Considering moving to an all-remote workforce? Good for you! There are countless benefits to ditching the old brick-and-mortar ball-and-chain and transitioning into a more modern working model. But first, you’re going to make sure you’ve got these 11 things every remote company needs to succeed.
Some are software (which you probably expected), but others are things that you, your staff and your company need to have in place to make the transition as smooth as possible. Read on and see if you’re ready to make the switch.
Here are 11 Must-haves for transitioning to all remote work:
1. Communication software
When you can’t poke your head in the next office over to ask a question, and email is too time-consuming and cumbersome, communication software like Skype, Slack, and Microsoft Teams is what keeps your business communications running at top speed.
These quick-form communication softwares are like chat rooms for your employees. You can create company-wide chat rooms, departmental chat rooms, specific project chat rooms, or send direct messages from one person to another. It’s very similar to texting, but your people can do it right from their laptops, without having to pick up and log into their phones. Plus, conversations can be set to save in the program for as long as you like, so unlike voice conversations, you can go back and check the notes on any conversation.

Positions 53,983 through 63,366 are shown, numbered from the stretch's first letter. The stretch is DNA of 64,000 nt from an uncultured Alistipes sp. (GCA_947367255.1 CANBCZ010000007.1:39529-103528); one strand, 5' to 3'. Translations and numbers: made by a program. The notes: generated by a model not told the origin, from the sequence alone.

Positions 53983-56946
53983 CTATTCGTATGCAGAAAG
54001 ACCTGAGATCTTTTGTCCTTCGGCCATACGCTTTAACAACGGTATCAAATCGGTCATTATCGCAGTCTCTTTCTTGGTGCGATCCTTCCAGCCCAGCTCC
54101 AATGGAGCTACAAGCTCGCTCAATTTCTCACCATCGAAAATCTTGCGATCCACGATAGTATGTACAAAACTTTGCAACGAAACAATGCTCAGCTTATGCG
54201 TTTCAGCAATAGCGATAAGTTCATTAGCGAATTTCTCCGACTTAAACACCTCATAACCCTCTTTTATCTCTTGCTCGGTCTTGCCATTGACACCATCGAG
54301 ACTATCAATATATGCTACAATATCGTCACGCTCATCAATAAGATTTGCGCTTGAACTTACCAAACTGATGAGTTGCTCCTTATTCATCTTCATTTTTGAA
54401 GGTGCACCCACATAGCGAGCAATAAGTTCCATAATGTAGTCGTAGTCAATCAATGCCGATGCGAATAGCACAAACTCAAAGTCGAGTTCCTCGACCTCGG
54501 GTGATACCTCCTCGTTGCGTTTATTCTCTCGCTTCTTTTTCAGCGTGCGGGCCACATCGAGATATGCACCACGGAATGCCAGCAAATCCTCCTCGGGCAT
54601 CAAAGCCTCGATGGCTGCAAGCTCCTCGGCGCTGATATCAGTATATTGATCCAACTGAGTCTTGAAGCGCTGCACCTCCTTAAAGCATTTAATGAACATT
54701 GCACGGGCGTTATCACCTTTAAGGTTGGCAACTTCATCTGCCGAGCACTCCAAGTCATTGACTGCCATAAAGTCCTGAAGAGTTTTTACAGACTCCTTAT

Slack and programs like it also allow for sharing or organizing files, video calling, setting reminders for tasks, and more. These softwares are almost like mini project management programs, helping your team keep organized and productive while working remotely.
2. A trustworthy team
Shaking in your office chair thinking of paying people to do work you can’t see? That’s reasonable! But probably not necessary. Thousands of top-tier, Forbes-500 type companies use remote workers, either freelance or full-time. If they can, you can, too.
You just need a trustworthy team. What does a day in your work life look like now? Do your people need a lot of handholding? Can you trust them to log time and expenses honestly? Does their work get done on time and accurately? If you’ve got a good team now, chances are, they’ll only be better when you give them the chance to work remotely. And if you don’t have a good team – get one!
3. Project management software
Organization is the cornerstone that holds remote companies together. So you’ll need to invest in a project management software like Teamwork or Basecamp to serve as a virtual headquarters for all your projects. With project management software, you’ll be able to share and store files, assign tasks, message project key players, track time, and more.
4. 100% clarity on tasks and deadlines
In the brick-and-mortar days, if someone was sitting at their desk staring into space with nothing to do, you’d see it. But with a remote team, an employee without enough to fill their day can slip by unnoticed and end up costing you money.